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While every day in this year brings new announcements in enterprise software and generative AI, there is a whole other side to development that receives a fraction of the headlines: maintenance.
The truth is, nearly every new piece of software that is created and released requires ongoing monitoring and manual updates in order to ensure it remains not only secure, functional, and efficient but avoids the “technical debt” that accumulates over time.
While these tasks have traditionally fallen upon developers within software organizations, a new startup, Grit, thinks it has found a better solution: a generative AI-powered developer assistant. Today, the company is emerging with a $7 million funding round led by Peter Thiel’s Founders Fund and Abstract Ventures with support from Quiet Capital, 8VC, A* Capital, AME Cloud Ventures, SV Angel, Operator Partners, CoFound Partners and Uncorrelated Ventures.
Grit is announcing the open beta of its new eponymous AI tool that automatically analyzes a program’s codebase, tracks it over time and suggests updates and improvements as if it were another member of the development team.
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“Traditionally, software engineering was very artisanal,” explained Grit CEO and cofounder Morgante Pell in a video interview with VentureBeat. “You have experts who go in with scalpels and modify code line-by-line. But what we’re seeing with generative AI is it’s much easier to generate new code. So we just need new tools that are able to move code at scale, like bulldozers.”
How does it work?
Pell knows the travails of keeping software updated firsthand, having previously worked at Google Cloud on infrastructure for the service.
“Seeing how many of our customers were not tech companies, but had so much software that was essential to their business they were having to maintain” ignited a lightbulb of inspiration within Pell’s brain.
If there was a way to automate that maintenance, it could “do the work that engineers don’t want to so that software can keep running smoothly.”
“Right now, engineers are interrupting their more interesting work to do maintenance,” Pell said. “It’s the work nobody wants to be doing in the first place.”
Instead, with a CTO or authorized developer’s permission, Grit can be installed as a GitHub app or connected to GitLab, where it scans a company’s code repository and builds an index of it.
The index is “stored ephemerally,” according to Pell, and uses a highly optimized search tool to understand where to make changes in application codebase according to pre-set goals.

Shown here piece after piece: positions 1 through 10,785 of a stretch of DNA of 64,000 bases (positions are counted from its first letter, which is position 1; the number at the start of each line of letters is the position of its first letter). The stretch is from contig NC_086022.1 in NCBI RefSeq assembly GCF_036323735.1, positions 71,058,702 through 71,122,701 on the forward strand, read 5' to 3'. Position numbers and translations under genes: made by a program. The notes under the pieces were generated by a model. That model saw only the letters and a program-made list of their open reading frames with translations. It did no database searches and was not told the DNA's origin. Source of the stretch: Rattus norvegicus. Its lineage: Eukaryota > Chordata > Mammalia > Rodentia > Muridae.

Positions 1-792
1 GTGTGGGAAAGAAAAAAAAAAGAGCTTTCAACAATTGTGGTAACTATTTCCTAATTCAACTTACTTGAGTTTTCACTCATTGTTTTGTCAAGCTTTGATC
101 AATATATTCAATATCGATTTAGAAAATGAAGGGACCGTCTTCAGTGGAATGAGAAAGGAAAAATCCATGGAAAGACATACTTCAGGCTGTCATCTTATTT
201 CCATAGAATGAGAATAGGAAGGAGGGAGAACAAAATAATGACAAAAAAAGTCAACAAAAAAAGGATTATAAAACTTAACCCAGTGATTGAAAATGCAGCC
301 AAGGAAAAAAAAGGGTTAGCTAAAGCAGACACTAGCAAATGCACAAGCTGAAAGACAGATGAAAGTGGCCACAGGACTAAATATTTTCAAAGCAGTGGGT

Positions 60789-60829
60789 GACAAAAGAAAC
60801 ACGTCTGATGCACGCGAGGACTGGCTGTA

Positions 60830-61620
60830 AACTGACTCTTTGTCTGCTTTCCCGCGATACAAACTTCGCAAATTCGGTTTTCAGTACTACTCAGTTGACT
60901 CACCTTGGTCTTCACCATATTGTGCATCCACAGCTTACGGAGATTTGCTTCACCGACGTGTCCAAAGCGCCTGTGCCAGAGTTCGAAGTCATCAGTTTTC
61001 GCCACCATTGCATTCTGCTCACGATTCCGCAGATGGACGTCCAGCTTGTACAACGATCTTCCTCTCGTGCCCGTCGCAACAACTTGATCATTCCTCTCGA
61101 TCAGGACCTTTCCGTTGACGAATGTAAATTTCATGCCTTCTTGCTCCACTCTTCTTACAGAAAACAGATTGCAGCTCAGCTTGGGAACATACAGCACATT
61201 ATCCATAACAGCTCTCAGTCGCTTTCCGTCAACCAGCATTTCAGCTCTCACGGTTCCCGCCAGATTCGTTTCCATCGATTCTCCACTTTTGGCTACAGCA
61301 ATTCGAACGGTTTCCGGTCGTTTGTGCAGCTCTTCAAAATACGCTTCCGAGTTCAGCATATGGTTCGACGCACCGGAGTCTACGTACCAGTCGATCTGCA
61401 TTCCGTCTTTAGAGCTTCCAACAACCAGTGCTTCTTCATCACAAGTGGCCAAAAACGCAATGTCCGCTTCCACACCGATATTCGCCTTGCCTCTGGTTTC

“We don’t actually keep any customer code, long term,” Pell explained. “We just keep it when we’re doing that particular change and then delete things afterward.”
Using the natural language query interface to Grit’s signature app, developers can express their high-level goals while Grit handles implementation details.
Grit doesn’t just make changes automatically. It first shows a developer or a team of developers the changes it plans to make, then asks for approval. If a developer wants to modify the proposed changes, they can simply type a message to Grit in natural language like another member of the team.
“Instead of an engineer having to go in and proactively make a change, Grit can just look and say, ‘OK, you’re out of date on this version, and we’re going to suggest the upgrade and we’ve already generated the change to do the upgrade,’” Pell said. “So the engineer, all they have to do is click one button and say ‘approved.’ They don’t even have to open their editor to do their change.”
Early results show promise
Though just a year old, Pell said Grit has already saved customers such as Faire and PromptLayer huge amounts of time.
“We’ve had projects where they were projecting that was going to take them six months of engineering effort to do the project, and with Grit, that got it done in a week,” said Pell.
Right now, Grit’s primary customer base is “later-stage technology companies” and some firms in fintech. Pell told VentureBeat that the primary use cases so far have been for the modernization of old codebases. He says the tool’s “sweet spot” is working alongside teams of hundreds of engineers, allowing them all to offload their maintenance tasks to it simultaneously.
Grit’s angel investors include Vercel’s Guillermo Rauch, Adobe’s Scott Belsky, and entrepreneur Sahil Bloom.
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